Since the 2015 World Conference on Financing for Development in Addis Ababa, domestic revenue mobilization (DRM) has become increasingly important to the development policy agenda. The development community recognized that official development assistance was unlikely to be adequate to achieve the ambitious Sustainable Development Goals, and resources from other sources would be needed, including domestic revenue.
In the years leading up to the COVID-19 pandemic, high fiscal deficits and already high and rising debt levels made enhancing DRM a significant priority for developing economies, particularly lower-income countries. Since the onset of the pandemic, tax revenues have dropped by 12 percent in real terms, and in many countries, ratios of tax to gross domestic product have fallen below 15 percent —considered the minimum necessary to finance a state’s basic functions.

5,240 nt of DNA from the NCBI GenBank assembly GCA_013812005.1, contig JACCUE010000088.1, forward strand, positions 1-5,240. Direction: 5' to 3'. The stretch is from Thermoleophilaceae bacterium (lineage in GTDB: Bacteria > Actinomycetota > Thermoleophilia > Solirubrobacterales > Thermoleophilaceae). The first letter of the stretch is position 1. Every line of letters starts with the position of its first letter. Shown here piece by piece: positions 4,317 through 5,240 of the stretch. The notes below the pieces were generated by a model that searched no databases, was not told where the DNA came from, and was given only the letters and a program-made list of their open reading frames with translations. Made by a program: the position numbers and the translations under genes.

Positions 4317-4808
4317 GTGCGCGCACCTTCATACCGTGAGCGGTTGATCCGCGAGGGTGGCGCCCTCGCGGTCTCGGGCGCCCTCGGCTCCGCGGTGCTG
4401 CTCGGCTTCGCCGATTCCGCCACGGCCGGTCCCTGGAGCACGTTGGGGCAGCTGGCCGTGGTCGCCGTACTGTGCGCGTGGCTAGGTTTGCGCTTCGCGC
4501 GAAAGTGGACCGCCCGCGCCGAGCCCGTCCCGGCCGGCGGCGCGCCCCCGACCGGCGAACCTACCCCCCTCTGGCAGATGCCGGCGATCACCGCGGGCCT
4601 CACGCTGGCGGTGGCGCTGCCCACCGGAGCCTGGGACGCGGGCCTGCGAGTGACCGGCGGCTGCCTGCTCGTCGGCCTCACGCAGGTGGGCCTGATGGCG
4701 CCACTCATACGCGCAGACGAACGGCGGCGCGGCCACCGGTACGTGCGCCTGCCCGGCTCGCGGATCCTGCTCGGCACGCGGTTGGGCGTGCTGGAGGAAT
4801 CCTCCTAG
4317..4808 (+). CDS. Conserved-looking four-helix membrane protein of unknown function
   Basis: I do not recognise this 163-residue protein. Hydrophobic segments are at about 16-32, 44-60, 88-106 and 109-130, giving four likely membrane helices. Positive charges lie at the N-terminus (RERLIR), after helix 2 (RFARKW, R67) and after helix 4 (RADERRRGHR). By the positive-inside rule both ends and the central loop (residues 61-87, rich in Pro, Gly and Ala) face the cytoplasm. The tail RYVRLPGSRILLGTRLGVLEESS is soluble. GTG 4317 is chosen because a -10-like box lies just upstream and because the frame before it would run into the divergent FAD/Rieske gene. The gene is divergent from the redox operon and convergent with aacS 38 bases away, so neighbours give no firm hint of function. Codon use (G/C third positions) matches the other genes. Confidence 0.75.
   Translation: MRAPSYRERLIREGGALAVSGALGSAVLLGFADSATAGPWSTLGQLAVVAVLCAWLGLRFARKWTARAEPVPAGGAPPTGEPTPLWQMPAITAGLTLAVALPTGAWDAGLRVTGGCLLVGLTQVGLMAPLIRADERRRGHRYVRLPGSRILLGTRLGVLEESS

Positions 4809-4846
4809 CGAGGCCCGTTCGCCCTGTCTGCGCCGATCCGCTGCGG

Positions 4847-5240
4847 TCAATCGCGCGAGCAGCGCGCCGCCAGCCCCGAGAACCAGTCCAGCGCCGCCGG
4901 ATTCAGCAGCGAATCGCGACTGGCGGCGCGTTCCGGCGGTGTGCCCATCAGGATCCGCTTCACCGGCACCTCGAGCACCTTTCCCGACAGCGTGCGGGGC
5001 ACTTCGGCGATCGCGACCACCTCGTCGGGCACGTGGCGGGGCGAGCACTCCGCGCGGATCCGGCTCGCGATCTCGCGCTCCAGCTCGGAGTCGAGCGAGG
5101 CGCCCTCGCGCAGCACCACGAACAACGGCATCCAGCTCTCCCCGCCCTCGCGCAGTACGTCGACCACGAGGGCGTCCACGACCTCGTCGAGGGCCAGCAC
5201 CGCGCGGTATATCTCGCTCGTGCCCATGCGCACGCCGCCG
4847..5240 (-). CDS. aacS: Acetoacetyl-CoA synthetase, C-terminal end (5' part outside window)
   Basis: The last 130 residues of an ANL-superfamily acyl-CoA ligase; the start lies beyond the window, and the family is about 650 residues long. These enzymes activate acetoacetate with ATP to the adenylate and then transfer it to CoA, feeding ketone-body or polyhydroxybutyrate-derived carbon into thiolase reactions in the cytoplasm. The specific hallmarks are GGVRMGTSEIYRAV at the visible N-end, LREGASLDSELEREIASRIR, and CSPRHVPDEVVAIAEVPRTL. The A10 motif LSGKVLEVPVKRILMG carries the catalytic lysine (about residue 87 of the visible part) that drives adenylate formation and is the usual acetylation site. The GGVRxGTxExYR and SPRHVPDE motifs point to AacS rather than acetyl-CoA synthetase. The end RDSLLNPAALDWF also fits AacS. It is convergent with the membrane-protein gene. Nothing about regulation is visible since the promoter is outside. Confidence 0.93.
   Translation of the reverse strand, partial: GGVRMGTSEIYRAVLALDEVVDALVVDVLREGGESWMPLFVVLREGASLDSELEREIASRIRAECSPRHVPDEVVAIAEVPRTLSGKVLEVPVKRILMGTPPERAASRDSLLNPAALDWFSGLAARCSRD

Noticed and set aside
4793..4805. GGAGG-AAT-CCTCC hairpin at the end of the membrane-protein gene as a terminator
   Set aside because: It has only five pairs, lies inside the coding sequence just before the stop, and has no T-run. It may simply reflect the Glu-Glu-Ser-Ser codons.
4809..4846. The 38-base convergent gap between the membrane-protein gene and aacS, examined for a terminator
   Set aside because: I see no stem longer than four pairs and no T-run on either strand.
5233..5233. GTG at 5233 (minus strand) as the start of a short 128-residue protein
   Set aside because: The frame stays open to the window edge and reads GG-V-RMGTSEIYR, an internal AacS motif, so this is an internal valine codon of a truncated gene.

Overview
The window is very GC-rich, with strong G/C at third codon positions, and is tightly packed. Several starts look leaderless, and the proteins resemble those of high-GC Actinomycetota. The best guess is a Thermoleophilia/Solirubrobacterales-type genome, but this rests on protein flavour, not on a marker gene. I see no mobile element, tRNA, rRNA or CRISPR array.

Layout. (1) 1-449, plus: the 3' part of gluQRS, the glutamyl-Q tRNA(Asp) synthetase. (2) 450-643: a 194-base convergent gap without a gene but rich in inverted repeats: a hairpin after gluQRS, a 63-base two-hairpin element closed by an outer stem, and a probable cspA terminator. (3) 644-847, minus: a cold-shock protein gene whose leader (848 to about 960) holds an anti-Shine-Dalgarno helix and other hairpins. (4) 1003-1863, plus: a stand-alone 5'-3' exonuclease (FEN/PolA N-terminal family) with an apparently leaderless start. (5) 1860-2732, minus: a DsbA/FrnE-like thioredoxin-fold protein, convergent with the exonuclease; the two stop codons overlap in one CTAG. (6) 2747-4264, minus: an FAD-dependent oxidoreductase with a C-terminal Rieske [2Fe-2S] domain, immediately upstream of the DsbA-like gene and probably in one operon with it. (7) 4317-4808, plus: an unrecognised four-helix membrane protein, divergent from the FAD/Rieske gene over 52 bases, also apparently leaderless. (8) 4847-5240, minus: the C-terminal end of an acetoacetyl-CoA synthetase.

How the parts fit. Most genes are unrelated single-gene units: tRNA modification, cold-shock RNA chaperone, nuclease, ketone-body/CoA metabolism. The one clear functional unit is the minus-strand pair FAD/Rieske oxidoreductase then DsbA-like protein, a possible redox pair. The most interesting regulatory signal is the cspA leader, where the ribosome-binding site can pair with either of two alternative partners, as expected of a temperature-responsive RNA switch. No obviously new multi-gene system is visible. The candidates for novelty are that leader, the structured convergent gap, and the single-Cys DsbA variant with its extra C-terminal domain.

This evaluation assessed the relevance and effectiveness of World Bank–supported strategies and interventions between fiscal years (FY)16 and FY19 to help client countries enhance DRM. The period of analysis, though relatively short, covers a major elevation in the importance the international community assigned to DRM. It also allows for a comparison of performance with the previous period of FY12–15.
The evaluation includes insights from country case studies in Chad, Colombia, Guatemala, Kenya, Madagascar, Pakistan, and Rwanda; and offers 4 recommendations for the World Bank to make better use of the resources it currently has for supporting DRM.